S.C. Code Ann. §34-11-70 permits the magistrate to dismiss fraudulent check cases prior to trial under certain conditions.
(1) If the party applying for the warrant notifies the court at least 24 hours prior to trial and pays the administrative cost, the magistrate may dismiss the case, §34-11-70(b), or
(2) If the defendant satisfactorily proves that restitution has been made and pays the administrative cost, the magistrate may dismiss the case, §34-11-70(c).
a. Magistrates have authority to try cases involving fraudulent checks where the amount involved is $1,000 or less. (§34-11-90). In addition, a magistrate shall have the power to sentence any person to consecutive terms of imprisonment totaling more than 90 days. See §22-3-550.
Reminder: Be certain to determine whether each fraudulent check prosecution is a first offense or a second or subsequent offense.
b. If the amount of the check is more than $1,000, magistrates may issue an arrest warrant and hold a preliminary examination, but may not try the case.
c. Convictions for writing bad checks of $1,000 or less are punishable as follows:
(1) for a first conviction, if the amount of the instrument is five hundred dollars or less, by a fine of not less than fifty dollars nor more than two hundred dollars or by imprisonment for not more than thirty days;
(2) for a first conviction, if the amount of the instrument is more than five hundred dollars but not greater than one thousand dollars, by a fine of not less than three hundred nor more than five hundred dollars or by imprisonment for not more than thirty days, or both;
(3) for a second or subsequent conviction, if the amount of the instrument is five hundred dollars or less, by a fine of two hundred dollars or by imprisonment for not more than thirty days;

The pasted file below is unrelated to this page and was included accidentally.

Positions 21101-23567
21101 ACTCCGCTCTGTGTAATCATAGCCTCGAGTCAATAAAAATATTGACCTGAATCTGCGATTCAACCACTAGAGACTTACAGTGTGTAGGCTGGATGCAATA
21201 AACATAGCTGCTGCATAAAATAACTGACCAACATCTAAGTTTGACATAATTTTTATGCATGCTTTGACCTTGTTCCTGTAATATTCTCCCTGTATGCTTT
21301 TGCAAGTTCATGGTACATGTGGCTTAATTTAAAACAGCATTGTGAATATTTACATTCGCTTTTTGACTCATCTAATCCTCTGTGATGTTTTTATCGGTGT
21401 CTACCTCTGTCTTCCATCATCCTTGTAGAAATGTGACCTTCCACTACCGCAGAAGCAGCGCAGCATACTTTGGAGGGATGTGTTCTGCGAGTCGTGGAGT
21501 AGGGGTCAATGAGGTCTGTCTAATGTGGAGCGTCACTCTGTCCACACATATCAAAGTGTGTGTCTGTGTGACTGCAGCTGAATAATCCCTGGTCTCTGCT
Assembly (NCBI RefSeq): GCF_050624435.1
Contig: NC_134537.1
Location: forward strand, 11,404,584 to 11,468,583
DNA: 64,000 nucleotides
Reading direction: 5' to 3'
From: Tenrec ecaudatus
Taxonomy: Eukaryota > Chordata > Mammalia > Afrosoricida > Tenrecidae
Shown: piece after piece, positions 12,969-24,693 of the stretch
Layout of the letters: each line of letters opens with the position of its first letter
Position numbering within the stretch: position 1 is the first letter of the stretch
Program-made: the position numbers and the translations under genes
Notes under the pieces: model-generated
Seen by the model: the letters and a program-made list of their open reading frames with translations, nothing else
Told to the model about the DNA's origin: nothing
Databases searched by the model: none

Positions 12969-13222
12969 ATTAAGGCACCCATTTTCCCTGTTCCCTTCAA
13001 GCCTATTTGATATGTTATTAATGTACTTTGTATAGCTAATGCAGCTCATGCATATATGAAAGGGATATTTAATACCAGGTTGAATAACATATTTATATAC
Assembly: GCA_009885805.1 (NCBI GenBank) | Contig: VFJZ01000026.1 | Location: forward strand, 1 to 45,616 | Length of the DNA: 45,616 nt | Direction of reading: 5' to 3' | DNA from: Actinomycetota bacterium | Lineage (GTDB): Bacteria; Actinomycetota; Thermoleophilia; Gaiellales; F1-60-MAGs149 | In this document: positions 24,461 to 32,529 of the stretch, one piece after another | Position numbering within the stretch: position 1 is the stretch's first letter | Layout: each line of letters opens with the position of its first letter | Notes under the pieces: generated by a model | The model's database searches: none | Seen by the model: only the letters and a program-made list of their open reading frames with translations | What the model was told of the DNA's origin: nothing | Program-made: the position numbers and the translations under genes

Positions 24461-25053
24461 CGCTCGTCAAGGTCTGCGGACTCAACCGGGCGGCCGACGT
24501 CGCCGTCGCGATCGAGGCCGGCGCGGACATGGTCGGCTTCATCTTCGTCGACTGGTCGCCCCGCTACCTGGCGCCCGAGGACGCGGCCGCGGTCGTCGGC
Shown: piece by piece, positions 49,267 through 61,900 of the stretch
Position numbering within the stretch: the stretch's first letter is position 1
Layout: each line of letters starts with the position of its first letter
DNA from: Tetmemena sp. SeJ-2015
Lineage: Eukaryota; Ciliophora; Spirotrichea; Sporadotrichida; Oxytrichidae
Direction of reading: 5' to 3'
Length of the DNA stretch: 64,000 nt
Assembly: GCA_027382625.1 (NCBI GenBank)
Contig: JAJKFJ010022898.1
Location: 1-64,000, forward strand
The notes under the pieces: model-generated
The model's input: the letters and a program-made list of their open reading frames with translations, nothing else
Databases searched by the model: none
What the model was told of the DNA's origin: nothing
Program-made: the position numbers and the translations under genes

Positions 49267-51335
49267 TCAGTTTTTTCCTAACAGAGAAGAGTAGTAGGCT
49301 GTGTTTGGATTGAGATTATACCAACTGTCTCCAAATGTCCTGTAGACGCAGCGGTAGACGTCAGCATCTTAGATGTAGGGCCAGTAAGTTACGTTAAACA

(4) for a second or subsequent conviction, if the amount of the instrument is more than five hundred dollars but not greater than one thousand dollars, by a fine of not more than five hundred dollars or by imprisonment for not more than thirty days, or both.
d. Convictions in the court of general sessions or any other court having concurrent jurisdiction are punishable as follows: for a first conviction by a fine of not less than $300 nor more than $1000 or by imprisonment for not more than 2 years, or both; and for a second or subsequent conviction by a fine of not less $500 nor more than $2000 and imprisonment for not less than 30 days nor more than 10 years.
NOTE: Suspension of sentence for first offense conviction is mandatory, "upon a showing of satisfactory proof of restitution and payment by the defendant of all reasonable court costs accruing not to exceed $41." [§34-11-90(c)]. In addition, §34-11-90(d) requires payment of reasonable court costs not to exceed $41, and a service charge of $30 provided for in §34-11-70(a), after any conviction for writing bad checks, when the defendant is charged or fined.
Second and Subsequent Offenses - Suspension of the sentence is discretionary with the court. (See §22-3-800.)
e. §34-11-95 requires that all convictions for violations of §34-11-60 must be reported to the Communications and Records Division of SLED.
A municipal court is authorized to try fraudulent check cases only if the municipal governing body has passed an ordinance adopting by reference the provisions of Chapter 11 of Title 34, causing violations of those statutory provisions to be violations of the municipal ordinances. If the municipality has such an ordinance, the municipal court has the same jurisdiction and sentencing power as the magistrate courts. (§34-11-90).